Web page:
Monday, 30 November 2015

Lazy to do laundry

This advert appeared in my workplace recently:

It offers laundry services under the line 'Lazy to do Laundry?'. This is not quite felicitous for me (that's linguist-speak for 'there's something not quite right about the syntax'). Of course I can understand what it means: it doesn't seem to me to be any different from 'Too lazy to do laundry?' or 'Lazy when it comes to doing your laundry?', and that's obviously the intended meaning.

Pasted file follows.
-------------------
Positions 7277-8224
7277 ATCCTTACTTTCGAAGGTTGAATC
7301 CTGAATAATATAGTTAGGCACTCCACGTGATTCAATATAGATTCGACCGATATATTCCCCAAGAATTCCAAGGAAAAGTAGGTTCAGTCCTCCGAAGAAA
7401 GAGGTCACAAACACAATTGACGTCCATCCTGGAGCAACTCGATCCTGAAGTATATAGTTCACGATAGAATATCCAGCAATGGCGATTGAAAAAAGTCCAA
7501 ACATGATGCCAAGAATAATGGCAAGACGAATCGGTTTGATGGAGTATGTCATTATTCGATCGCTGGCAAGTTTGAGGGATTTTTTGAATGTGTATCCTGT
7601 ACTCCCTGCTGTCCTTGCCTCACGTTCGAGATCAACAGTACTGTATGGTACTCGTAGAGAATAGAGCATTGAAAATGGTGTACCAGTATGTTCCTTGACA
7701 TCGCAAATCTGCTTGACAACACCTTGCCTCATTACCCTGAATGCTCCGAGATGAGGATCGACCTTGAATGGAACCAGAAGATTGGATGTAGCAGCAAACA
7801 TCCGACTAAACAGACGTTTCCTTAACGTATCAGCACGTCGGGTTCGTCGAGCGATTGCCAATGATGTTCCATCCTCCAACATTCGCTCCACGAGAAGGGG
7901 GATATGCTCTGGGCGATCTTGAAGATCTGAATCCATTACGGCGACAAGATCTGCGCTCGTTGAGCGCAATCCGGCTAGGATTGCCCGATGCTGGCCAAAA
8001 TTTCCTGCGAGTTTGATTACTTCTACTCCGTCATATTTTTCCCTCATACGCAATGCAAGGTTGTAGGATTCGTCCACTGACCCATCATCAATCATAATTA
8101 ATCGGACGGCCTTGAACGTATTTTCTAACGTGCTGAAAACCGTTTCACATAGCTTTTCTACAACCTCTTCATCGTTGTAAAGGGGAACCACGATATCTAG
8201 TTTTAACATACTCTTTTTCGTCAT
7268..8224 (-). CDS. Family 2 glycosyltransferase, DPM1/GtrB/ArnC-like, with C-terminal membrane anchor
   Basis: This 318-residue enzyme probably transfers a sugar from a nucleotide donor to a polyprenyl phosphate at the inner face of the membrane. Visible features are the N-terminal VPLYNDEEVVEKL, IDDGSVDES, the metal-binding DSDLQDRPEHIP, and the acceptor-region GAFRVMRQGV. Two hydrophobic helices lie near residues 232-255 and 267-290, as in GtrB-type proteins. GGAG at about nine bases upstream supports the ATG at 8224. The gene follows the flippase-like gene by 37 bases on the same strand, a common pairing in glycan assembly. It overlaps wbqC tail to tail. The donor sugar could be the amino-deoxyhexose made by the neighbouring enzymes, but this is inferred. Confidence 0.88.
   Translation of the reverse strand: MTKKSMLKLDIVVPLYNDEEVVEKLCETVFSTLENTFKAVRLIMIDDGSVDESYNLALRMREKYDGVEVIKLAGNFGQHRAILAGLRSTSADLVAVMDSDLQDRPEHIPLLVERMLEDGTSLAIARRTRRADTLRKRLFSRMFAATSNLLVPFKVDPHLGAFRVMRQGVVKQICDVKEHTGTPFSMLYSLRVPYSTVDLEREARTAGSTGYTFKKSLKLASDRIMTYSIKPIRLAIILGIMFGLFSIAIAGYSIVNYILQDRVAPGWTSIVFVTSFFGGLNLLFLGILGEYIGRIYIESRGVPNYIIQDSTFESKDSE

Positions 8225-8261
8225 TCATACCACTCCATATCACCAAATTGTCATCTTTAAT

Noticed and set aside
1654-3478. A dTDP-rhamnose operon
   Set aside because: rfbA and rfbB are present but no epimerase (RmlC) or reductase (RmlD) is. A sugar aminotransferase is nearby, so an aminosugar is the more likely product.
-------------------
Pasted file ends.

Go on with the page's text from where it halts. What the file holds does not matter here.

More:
I can't find any more examples like it: Google, CoCA and the British National Corpus all have the string 'lazy to+infinitive' preceded by 'too'. Normally, adjective+to+infinitive means 'To [infinitive] is [adjective]', as in 'It's lazy to sleep all day', and indeed there was one example of this in CoCA.

[Update] My friend Stuart pointed out that there are some examples on Twitter. Interesting in itself that they are there but not on Google: They must be rare enough that they're drowned out by the 'to lazy to' examples.

No comments:

Post a Comment